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All Issues > Volume 23, Issue 2

<< Tuesday, February 27, 2007 >>
Isaiah 55:10-11
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Psalm 34 Matthew 6:7-15
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"Our Father..." —Matthew 6:9

I have six children. They all call me "Dad." For many years, I have tried to follow the example of our heavenly Father and anticipate the needs of each child (see Mt 6:8). After all these years of lovingly building relationships with them, it would grieve me if one of my children stiffly addressed me as "Sir." I would feel as if they no longer remembered that I loved them. Hopefully, my children don't worry about having a place to stay or food to eat. If children can trust an earthly father, how much more should we trust our heavenly Father to provide for us? (Mt 7:11)

Perhaps Jesus' most radical teaching is His revelation that we are to address God as "our Father" (Mt 6:9). Jesus taught that God our Father so loves us that He drops His dignity, runs to us even when we are least lovable, and celebrates our repentance (Lk 15:20ff). When we are not worthy of His love, Jesus reminds us that our heavenly Father "so loved the world" and each one of us "that He gave His only Son, that whoever believes in Him may not die but may have eternal life" (Jn 3:16).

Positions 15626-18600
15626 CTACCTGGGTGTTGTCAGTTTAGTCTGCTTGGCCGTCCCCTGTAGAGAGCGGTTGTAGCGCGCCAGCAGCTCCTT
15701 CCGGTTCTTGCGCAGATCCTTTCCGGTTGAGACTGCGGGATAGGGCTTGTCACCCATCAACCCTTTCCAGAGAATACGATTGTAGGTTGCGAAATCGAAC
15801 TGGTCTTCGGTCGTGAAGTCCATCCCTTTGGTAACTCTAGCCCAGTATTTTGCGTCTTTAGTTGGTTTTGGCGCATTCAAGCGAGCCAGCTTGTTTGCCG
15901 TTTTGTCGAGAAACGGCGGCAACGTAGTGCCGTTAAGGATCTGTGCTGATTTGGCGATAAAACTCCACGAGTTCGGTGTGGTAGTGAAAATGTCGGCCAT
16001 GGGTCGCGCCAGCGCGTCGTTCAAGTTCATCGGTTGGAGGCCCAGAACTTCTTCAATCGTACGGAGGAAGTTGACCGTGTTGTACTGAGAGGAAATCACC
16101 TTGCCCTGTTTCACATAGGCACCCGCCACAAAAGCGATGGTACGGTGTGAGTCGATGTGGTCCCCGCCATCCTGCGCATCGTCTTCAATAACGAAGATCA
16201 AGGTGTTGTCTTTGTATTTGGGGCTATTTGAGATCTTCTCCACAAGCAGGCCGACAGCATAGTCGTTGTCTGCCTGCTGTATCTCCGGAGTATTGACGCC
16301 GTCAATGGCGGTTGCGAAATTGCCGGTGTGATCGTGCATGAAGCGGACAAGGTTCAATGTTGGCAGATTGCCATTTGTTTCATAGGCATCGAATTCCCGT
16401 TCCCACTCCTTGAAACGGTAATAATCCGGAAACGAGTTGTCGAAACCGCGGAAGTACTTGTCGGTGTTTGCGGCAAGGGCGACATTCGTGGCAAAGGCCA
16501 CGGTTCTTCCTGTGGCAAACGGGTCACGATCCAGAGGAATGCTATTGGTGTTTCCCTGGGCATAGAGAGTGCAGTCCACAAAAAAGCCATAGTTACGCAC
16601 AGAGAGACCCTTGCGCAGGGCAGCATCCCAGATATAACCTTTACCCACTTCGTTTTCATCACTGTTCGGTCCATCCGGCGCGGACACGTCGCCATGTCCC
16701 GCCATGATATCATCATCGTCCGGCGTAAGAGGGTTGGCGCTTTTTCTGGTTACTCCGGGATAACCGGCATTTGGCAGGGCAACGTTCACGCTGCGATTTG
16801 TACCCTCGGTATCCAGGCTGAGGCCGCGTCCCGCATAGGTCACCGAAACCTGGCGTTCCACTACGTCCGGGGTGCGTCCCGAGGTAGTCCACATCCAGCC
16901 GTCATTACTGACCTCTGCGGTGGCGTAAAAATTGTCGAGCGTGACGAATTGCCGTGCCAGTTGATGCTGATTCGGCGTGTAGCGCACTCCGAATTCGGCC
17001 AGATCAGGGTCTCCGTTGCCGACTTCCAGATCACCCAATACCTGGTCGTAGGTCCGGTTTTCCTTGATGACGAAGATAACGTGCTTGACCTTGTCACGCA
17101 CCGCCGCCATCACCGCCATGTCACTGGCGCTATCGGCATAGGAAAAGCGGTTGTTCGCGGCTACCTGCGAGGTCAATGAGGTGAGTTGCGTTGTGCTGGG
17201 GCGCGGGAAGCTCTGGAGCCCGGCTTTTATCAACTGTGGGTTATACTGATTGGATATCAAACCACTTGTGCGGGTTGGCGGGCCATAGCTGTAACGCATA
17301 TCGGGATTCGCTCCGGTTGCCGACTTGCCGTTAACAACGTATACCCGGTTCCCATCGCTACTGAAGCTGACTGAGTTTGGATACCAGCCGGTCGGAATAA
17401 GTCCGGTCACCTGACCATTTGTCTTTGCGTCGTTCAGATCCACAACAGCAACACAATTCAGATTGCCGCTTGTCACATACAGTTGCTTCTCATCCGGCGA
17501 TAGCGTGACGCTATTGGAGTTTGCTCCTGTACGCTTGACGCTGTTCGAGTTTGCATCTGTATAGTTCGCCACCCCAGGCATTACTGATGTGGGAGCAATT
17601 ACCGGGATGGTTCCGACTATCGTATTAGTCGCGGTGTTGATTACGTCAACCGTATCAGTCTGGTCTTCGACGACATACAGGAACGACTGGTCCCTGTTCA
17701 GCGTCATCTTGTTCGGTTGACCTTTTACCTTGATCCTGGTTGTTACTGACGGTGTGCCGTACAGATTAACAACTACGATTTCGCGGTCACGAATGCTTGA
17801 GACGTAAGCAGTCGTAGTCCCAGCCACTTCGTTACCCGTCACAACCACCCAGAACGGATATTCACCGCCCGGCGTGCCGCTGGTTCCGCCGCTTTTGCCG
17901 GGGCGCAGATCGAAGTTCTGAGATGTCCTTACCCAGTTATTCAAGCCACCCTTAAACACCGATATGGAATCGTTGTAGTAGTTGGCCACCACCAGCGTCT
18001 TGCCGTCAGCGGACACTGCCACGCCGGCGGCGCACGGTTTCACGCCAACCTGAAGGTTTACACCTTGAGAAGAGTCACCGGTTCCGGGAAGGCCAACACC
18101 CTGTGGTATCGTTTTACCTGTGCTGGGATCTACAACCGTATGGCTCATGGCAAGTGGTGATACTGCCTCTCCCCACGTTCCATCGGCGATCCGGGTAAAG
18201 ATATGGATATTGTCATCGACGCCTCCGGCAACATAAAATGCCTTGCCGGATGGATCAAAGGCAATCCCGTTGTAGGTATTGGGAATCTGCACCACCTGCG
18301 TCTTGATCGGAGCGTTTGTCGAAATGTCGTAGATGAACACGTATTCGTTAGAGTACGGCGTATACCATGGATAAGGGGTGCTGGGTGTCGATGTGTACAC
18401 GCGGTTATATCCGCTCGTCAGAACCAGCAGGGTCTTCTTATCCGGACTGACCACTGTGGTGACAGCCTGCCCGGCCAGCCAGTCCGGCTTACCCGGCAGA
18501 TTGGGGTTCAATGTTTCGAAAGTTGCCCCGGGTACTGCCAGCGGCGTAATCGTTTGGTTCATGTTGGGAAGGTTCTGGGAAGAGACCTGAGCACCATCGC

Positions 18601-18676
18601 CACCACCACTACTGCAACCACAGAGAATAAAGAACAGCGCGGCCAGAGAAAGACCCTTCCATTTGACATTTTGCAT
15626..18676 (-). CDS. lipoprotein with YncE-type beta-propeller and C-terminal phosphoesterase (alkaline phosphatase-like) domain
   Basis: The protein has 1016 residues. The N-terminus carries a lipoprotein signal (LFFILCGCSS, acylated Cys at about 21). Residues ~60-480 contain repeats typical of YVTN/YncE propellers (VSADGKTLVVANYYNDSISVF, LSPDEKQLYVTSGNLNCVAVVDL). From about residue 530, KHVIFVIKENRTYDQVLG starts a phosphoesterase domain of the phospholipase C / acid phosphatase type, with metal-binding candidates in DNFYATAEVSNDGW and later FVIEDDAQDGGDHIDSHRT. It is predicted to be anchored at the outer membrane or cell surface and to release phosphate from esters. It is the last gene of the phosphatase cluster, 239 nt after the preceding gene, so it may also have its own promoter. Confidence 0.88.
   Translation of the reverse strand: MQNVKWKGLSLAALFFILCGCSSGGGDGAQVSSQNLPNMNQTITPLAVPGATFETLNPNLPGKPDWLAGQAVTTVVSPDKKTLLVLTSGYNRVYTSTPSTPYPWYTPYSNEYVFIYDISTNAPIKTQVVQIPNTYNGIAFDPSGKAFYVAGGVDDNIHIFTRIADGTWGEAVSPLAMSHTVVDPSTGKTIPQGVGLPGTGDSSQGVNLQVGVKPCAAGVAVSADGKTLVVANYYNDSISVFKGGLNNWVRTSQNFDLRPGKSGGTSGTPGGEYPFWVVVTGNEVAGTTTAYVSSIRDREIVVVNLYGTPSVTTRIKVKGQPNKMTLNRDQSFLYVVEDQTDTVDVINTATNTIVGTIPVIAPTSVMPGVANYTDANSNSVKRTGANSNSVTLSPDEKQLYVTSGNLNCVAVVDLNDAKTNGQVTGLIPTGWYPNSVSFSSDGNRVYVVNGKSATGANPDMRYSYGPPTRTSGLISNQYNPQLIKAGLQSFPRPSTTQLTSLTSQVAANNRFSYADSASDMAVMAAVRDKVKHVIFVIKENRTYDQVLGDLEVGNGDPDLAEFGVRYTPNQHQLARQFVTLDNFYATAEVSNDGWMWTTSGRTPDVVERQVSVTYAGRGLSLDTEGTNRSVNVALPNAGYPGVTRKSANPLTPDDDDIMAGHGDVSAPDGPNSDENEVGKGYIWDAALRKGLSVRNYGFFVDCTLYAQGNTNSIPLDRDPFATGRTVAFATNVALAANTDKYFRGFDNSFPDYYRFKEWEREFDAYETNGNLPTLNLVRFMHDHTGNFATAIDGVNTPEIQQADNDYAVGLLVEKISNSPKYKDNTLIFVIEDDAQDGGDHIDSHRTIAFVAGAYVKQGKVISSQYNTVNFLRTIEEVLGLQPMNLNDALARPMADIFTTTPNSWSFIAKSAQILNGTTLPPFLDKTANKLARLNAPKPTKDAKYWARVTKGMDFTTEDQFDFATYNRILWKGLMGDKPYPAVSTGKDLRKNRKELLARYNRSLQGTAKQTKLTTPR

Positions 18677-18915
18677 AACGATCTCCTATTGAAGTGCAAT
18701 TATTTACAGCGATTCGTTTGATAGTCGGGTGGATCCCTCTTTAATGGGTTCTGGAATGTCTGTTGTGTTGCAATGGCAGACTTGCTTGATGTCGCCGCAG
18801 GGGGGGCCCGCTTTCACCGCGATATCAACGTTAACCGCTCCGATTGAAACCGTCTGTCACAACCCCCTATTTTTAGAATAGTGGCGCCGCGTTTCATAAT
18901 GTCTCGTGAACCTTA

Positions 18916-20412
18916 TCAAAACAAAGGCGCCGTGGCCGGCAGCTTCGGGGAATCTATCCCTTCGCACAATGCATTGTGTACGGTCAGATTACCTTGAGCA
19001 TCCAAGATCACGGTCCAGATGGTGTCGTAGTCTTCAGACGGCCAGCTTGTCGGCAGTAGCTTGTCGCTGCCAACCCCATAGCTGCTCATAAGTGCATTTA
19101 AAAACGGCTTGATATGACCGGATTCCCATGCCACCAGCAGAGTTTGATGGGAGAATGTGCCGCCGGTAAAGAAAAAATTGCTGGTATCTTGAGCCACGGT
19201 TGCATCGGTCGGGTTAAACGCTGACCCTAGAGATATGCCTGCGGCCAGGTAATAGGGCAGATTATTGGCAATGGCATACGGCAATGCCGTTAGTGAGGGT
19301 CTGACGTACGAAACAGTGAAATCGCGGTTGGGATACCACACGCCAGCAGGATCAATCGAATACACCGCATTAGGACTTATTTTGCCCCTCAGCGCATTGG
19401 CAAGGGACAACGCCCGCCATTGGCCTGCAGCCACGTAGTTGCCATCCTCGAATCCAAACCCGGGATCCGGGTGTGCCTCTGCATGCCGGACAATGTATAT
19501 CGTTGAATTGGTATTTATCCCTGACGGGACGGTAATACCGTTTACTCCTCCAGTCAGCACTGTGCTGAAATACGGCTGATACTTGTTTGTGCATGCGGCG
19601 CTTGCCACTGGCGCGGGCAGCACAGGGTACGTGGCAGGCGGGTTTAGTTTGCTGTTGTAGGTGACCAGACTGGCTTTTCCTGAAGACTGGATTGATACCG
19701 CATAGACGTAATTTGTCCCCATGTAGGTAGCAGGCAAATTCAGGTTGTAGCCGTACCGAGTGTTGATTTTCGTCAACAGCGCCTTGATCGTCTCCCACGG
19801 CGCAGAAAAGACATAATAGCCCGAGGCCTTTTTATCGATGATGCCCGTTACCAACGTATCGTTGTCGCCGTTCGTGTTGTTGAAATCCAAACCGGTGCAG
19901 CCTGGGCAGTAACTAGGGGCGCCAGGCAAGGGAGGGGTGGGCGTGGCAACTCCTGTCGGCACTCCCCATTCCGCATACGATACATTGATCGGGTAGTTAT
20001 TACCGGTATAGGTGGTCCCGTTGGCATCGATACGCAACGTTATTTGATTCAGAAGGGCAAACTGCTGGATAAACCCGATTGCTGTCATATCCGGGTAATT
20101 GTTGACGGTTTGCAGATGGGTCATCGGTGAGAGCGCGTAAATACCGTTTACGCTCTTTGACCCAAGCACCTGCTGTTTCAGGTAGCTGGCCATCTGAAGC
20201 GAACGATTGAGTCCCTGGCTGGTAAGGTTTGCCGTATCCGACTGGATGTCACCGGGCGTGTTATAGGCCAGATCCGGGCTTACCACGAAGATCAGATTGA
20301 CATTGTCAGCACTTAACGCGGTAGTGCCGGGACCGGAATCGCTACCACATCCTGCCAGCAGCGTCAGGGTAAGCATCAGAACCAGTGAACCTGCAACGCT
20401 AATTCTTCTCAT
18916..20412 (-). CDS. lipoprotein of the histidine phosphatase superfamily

Jesus began Lent by hearing that He was the Beloved Son of His heavenly Father (Lk 3:22). In this initial part of Lent, imitate Jesus by focusing on your heavenly Father's love for you. Thus confirmed as His beloved sons and daughters, you will trust Him enough to let Him lead you through His Lenten discipline without questioning His love for you (see Heb 12:5-10).

Prayer: Father, pour out Your love in my heart through the Holy Spirit (Rm 5:5). May Your love bear great fruit through me.
Promise: "Your Father knows what you need before you ask Him." —Mt 6:8
Praise: It wasn't until Maria experienced God as Father — Provider and Protector — that her faith grew in remarkable ways. Now it often takes her several minutes to pray an Our Father.
(This teaching was submitted by a member of our editorial team.)
Rescript: In accord with the Code of Canon Law, I hereby grant the Nihil Obstat ("Permission to Publish") for One Bread, One Body covering the period from February 1, 2007 through March 31, 2007.
†Most Reverend Carl K. Moeddel, Vicar General and Auxiliary Bishop of the Archdiocese of Cincinnati, August 3, 2006 & September 18, 2006.
The Nihil Obstat ("Permission to Publish") is a declaration that a book or pamphlet is considered to be free of doctrinal or moral error. It is not implied that those who have granted the Nihil Obstat agree with the contents, opinions, or statements expressed.
Volume 23, Issue 2
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